Michael Bisping deserves title shot

Updated: July 21, 2015
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Call me a fan boy, I concede. But Michael Bisping still deserves a UFC title shot in his career.

After outworking Thales Leites with a barrage of technical striking this past weekend at Fight Night Scotland, Bisping has secured his first win streak since 2011. Yet, in winning back-to-back fights finally, he likely officially secured his place as a future Hall of Famer inside the octagon.

Full disclosure: Bisping is my favorite mixed martial artist and has been since he debuted to the main stream on ‘The Ultimate Fighter 3’ where he took his brash and brazen approach to a title for ‘Team Ortiz’ despite spending half of the show disgusted at the favoritism shown to teammate Matt Hamill.

He is now 17-7 inside the octagon.

The beat down on Bisping’s title hopes is clear: he loses when he has a title shot on the line. Dan Henderson, Chael Sonnen and Vitor Belfort all stopped Bisping’s title hopes in their tracks and at age 36, he is getting further away from being in peak physical shape every day. He has aged, he has all but lost an eye in the cage and Saturday afternoon in Scotland, he lost part of a toe.

I recently read an article about how multiple UFC stars have surpassed Bisping’s European star power and I find that to be false. Conor McGregor absolutely has. He has followed Bisping’s blueprint from 2006 and done it more successfully. But take an actual litmus test of the European MMA fan base, especially in England, and I defy you to find more than one fighter who is more popular than Bisping. He was the catalyst in any UFC expansion to Europe in the mid-2000s. Would they have gotten there eventually? Sure. But they didn’t go eventually, they went with Bisping.

Of the seven losses in his career, all in the UFC, Bisping has been beaten decisively just three times. Outside of the highlight-reel loss to Henderson at UFC 100, three of his first four losses all came with one similar trait: razor thin decisions. Even the wide array of Bisping (mostly American) haters have to agree that there is an argument that he beat Rashad Evans, Wanderlei Silva and Sonnen.

And of course there is that big TRT elephant in the room. All three title contention losses in Bisping’s career have come to users of testosterone replacement therapy, a currently banned substance that wasn’t banned when he fought those three. Not to mention whatever Silva could has been on when they fought in Australia in 2010.

But let’s take that all away. The excuses, valid or otherwise, are just that: excuses. Bisping is 27-7 with a record of 17-7 inside the octagon.

And in the time since Henderson knocked him out at UFC 100, how many less deserving fighters have challenged for UFC gold, in the middleweight division or elsewhere?

Junior dos Santos beat Frank Mir for the heavyweight title in 2012. And why was Mir getting a title shot? Because he had a name. Because he could help draw viewers. Why else? Sonnen at light heavyweight, Mark Hominick at featherweight, Joe Soto at bantamweight, Kyoji Horiguchi at flyweight. So why not Bisping at middleweight?

But the narrative, after his victory over Leites, doesn’t just come from me, the Bisping “fan boy.” MMA media across the web are calling for an eventual shot at the title, including the forefront of MMA media Ariel Helwani.

The numbers are there too. He is now third all-time in wins inside the octagon with his 17 only behind Matt Hughes (18) and Georges St. Pierre (19), and his wins in the middleweight division (13) sit only behind Anderson Silva (14). In the striking department, Bisping’s 115 significant strikes at UFC Fight Night Scotland made him the first middleweight ever to land more than 100 significant strikes in three separate bouts. Those 115 significant strikes also pushed him to No. 1 on the list of most significant strikes landed in his UFC career with 1,285, surpassing St. Pierre and Frankie Edgar.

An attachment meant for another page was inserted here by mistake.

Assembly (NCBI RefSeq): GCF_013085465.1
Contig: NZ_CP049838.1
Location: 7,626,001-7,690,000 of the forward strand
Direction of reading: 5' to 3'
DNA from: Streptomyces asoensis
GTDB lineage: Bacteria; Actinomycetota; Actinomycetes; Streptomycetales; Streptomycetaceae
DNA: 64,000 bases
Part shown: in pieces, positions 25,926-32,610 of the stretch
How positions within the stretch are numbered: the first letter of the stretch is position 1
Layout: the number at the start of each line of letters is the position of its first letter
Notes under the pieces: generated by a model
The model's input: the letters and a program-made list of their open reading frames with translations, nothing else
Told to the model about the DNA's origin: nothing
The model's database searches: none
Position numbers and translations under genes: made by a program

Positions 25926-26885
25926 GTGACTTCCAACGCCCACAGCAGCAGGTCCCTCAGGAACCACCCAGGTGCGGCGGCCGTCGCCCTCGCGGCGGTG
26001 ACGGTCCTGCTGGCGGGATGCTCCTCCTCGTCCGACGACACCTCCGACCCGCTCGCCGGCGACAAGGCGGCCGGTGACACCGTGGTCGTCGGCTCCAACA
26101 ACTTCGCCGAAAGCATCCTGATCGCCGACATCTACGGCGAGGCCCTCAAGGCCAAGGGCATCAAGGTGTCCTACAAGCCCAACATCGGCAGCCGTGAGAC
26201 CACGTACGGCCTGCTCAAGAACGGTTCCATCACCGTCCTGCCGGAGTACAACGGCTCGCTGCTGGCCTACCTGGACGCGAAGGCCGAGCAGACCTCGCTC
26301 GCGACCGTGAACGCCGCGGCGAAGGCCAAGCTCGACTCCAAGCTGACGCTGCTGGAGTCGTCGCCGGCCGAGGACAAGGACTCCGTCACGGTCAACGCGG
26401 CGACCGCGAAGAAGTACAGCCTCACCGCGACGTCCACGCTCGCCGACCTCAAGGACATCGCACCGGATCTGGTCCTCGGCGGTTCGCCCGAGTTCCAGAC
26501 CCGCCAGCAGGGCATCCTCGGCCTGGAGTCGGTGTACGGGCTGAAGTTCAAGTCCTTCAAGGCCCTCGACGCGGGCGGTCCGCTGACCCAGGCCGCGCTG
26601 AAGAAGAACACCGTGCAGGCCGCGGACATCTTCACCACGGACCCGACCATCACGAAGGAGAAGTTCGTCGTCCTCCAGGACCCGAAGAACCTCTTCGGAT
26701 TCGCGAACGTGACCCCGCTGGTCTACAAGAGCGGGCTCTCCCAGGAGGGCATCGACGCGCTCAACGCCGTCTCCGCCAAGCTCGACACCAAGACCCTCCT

One of the biggest strengths for Bisping has always been his cardio, which he took to task again with Leites, going the full 25 minutes without slowing down much and pushing his career octagon time past four hours, now also a record for the 185-pound division.

So are the so-called excuses and the vibrant numbers not enough?

Go back to what Bisping has done for the sport. His existence was vital to the global expansion of the UFC in the early Zuffa and Ultimate Fighter days. His style, his attitude and his mouth are the things that make for ideal sells for the UFC and always have. He was that guy when Sonnen was still in WEC and McGregor was a teenager. The fact that he was British didn’t just help expansion, it helped sell him a villain and a brash one, when setting up UFC 100 via ‘The Ultimate Fighter: Team U.S. vs. Team UK’ when his team dominated Henderson’s American squad. Say what you want about Mir against Brock Lesnar, but Bisping’s antics and mouth sold UFC 100 (still the top selling UFC pay per view ever) as much as anyone else.

And at some point, all Bisping has done for the UFC and accomplished in it, deserves to be acknowledged and rewarded. Yes, Luke Rockhold gets the next middleweight title shot against Chris Weidman and deservedly so. But behind Rockhold in line is a who’s who of guys who haven’t meant nearly as much to the sport as Bisping. The UFC has never been known to stick strictly to rankings, even their own, when determining a title challenger, so why start now?

Bisping still needs one more win and he plans to fight again in the final quarter of 2015. So if he does so successfully, no matter whom the opposition or their ranking, give the man a title shot. What does it hurt in the long run?

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